TexplainerMore in this series
Today’s Texplainer question was inspired by reader Jaime Villarreal.
Hey, Texplainer: Why do I have to go to other states to gamble?
When Texans want to spin a roulette wheel, pull the arm of a slot machine or try their hand at scooping up the pot in the center of a poker table, many pack their bags and head for Louisiana, Oklahoma or Las Vegas. That’s because in most cases, it’s illegal in the state to gamble.
For the past several decades, Texas legislators have largely frowned on the idea of relaxing the state’s gambling laws out of concern for morals and negative social effects. But Texas’ gambling laws aren’t by any means the strictest in the nation, and there are some forms of legal gambling that do take place.
Texans may buy lottery tickets or place bets on horse races and greyhound dog races. The state’s also more lax on “social gambling,” or gambling that takes place in private places. Bingo games or charity auctions are usually allowed, so long as the organizer doesn’t take any portion of the profit.
But what about casinos?
Some of the three federally recognized Native American tribes in the state can own and run casinos on their lands. Right now, there are two casinos operating on reservations located near Livingston and Eagle Pass.
The Kickapoo Lucky Eagle Casino near Eagle Pass is a fully functioning casino, complete with a poker room and gaming machines. It’s as close as Texans can get to Las Vegas-style casinos without leaving the state.
Meanwhile, Naskila Gaming, a casino-like facility near Livingston, is the focus of an ongoing legal battle between the state and the Alabama-Coushatta Tribe. Texas Attorney General Ken Paxton says the facility is subject to state laws. The tribe says it has federal authority to allow certain kinds of gambling. Right now, the venue is operating, but the state is trying to shut it down.
There are also new forms of gambling-oriented businesses popping up throughout the state, such as the Post Oak Poker Club in Houston. Texas law maintains that an “organizer” can't take money from the pot in games of chance. Instead, the poker club charges patrons a series of rental fees.
Poker clubs like the one in Houston are in a legal gray zone, according to Greg Gladden, a lawyer who practices gambling law in Houston. He said the gaming laws aren’t clearly written and are enforced in different ways throughout the state.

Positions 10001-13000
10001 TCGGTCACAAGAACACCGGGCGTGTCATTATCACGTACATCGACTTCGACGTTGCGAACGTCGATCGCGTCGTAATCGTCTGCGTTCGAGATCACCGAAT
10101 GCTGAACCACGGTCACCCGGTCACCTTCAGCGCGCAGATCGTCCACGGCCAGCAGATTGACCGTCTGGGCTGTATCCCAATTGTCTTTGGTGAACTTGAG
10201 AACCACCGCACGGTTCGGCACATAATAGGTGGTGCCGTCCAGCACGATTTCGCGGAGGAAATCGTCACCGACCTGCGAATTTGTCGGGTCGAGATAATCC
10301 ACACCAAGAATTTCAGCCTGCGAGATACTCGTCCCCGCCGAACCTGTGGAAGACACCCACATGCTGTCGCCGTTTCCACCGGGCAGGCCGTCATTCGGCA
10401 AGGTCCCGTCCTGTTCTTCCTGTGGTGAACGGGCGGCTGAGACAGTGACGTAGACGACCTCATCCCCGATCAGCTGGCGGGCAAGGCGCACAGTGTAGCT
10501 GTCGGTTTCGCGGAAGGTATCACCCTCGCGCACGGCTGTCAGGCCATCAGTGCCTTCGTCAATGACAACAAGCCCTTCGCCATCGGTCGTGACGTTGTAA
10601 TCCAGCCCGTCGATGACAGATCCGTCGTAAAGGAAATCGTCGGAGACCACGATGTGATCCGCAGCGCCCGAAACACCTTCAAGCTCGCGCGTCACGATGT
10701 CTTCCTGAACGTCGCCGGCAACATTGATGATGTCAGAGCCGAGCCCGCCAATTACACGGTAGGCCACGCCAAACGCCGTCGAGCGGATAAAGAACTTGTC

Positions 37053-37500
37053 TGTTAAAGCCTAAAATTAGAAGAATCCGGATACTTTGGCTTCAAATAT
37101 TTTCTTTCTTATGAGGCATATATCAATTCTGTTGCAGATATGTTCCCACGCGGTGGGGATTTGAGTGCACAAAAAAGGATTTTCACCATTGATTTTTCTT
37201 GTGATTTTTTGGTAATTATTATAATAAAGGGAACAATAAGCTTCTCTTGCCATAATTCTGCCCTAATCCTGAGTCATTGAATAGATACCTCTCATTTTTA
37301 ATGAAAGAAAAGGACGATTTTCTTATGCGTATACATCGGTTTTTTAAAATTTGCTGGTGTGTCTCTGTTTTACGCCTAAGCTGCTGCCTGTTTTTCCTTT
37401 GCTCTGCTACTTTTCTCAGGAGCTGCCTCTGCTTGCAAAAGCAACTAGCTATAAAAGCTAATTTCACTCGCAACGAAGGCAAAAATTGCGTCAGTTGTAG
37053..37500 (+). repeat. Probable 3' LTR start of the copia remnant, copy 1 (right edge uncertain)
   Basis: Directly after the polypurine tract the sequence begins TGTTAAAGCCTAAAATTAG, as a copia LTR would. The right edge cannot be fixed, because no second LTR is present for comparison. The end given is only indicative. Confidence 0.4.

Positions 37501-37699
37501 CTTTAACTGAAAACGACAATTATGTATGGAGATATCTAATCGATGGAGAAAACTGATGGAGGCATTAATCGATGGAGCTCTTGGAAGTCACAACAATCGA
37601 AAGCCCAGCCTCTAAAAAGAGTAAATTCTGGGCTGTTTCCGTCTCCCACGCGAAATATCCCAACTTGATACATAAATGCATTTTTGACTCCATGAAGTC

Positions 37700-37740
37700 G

Gaming laws could change
For years there has been a debate over whether the state should expand, clarify or get rid of its gaming laws.
“I know some of my colleagues get heartburn about allowing Texans to decide,” Alvarado said. “But Texans like to gamble, and if we do it smart, we could create economic development in the state.”
Letting voters decide might lead to destination casino gambling – or casinos like those in Louisiana that have hotels – being legalized, she said. In 2011, a University of Texas/Texas Tribune poll found 56 percent of Texans supported allowing full casino gambling in the state.
Alvarado said she thinks a law that allows for destination-type casinos would cut down on the amount of illegal gambling and could help generate additional revenue. She said she’ll file a similar bill in the next legislative session.
“I’m going to continue to propose it until we pass it,” Alvarado said.
Meanwhile, the U.S. Supreme Court could rule as soon as Tuesday on whether individual states should have the right to decide whether they want to allow gambling on sports. Right now, legal sports gambling is essentially confined to Nevada.
But even if the Supreme Court opens the option to other states, Texas might not jump at the chance to legalize the practice. In 2015, Gov. Greg Abbott, a Republican, told the Texas Lottery Commission that he "wholeheartedly" supports the current state restrictions on gambling.
The bottom line: Texas gambling laws are complex, but Texans don’t necessarily have to leave the state in order to gamble.
Disclosure: The University of Texas at Austin has been a financial supporter of The Texas Tribune, a nonprofit, nonpartisan news organization that is funded in part by donations from members, foundations and corporate sponsors. Financial supporters play no role in the Tribune's journalism. Find a complete list of them here.